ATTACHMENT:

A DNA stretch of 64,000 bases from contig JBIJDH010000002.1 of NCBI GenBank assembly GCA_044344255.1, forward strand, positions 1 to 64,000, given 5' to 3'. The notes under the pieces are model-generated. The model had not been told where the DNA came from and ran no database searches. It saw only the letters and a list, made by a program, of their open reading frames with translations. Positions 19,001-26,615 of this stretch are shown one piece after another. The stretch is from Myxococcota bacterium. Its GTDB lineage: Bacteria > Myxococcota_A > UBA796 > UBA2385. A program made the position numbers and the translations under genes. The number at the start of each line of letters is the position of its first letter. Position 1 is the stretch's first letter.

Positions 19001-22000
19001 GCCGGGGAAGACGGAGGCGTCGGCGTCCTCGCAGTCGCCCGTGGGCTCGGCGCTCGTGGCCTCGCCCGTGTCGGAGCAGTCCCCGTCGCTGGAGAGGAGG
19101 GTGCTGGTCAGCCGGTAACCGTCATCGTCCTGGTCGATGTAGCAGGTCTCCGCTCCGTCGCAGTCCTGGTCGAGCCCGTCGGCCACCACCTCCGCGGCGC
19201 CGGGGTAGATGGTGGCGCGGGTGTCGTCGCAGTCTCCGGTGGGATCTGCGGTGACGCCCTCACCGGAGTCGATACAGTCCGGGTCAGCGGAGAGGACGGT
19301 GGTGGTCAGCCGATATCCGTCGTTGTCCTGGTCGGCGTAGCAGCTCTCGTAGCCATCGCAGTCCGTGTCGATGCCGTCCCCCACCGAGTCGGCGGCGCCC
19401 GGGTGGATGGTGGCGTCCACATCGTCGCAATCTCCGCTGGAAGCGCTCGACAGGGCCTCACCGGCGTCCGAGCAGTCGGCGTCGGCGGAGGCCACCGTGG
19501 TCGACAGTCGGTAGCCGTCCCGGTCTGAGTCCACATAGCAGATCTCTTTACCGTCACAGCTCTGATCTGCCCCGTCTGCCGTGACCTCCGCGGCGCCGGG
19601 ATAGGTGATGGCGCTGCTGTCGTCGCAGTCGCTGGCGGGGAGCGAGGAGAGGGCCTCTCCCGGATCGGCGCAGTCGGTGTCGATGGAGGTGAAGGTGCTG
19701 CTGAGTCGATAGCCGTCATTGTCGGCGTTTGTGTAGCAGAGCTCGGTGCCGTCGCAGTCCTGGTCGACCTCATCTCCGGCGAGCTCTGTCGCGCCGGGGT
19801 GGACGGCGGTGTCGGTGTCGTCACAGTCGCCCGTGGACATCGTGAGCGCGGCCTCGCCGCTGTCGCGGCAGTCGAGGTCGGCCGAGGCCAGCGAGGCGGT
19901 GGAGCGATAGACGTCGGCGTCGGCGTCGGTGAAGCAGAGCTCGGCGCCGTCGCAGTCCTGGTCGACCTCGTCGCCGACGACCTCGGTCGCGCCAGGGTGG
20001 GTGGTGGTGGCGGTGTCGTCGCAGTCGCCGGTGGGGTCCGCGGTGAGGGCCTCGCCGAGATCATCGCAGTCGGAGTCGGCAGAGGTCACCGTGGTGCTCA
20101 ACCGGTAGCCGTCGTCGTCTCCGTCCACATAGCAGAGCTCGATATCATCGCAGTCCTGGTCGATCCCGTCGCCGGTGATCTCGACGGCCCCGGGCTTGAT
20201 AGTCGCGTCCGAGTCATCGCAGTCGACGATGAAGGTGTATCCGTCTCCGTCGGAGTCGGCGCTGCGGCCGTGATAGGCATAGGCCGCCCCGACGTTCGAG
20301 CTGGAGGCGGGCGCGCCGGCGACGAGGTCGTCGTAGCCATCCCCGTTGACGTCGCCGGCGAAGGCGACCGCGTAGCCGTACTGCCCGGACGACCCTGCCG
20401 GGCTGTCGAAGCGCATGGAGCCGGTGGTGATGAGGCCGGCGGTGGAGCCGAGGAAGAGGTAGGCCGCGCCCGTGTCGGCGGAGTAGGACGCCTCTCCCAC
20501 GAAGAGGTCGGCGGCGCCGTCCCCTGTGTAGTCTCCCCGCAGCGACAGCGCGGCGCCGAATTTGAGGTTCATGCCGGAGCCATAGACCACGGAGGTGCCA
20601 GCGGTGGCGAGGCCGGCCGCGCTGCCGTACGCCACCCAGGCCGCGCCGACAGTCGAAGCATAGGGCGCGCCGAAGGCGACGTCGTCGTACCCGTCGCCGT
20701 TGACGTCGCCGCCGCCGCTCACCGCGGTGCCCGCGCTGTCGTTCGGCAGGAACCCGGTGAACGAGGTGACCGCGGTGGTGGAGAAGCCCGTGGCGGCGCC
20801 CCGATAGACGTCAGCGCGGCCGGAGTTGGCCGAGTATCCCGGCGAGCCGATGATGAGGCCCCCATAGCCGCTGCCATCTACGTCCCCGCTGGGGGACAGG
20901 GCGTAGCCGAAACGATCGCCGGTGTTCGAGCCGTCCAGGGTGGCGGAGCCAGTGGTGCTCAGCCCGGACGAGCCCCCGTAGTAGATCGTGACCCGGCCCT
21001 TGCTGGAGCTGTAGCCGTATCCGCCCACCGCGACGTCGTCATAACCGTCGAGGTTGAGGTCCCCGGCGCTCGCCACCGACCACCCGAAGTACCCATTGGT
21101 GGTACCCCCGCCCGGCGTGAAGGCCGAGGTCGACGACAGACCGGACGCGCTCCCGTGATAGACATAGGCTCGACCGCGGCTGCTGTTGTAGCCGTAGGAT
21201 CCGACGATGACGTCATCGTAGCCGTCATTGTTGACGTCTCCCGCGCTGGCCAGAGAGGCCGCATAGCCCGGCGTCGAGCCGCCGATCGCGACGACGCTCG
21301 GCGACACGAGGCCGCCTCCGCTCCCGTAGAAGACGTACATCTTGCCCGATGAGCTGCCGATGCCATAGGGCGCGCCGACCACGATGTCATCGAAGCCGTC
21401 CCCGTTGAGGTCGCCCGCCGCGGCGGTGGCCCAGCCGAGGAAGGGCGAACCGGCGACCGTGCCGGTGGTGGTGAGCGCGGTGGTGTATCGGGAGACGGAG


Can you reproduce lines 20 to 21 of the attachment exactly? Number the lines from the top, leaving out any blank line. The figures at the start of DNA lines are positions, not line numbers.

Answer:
20701 TGACGTCGCCGCCGCCGCTCACCGCGGTGCCCGCGCTGTCGTTCGGCAGGAACCCGGTGAACGAGGTGACCGCGGTGGTGGAGAAGCCCGTGGCGGCGCC
20801 CCGATAGACGTCAGCGCGGCCGGAGTTGGCCGAGTATCCCGGCGAGCCGATGATGAGGCCCCCATAGCCGCTGCCATCTACGTCCCCGCTGGGGGACAGG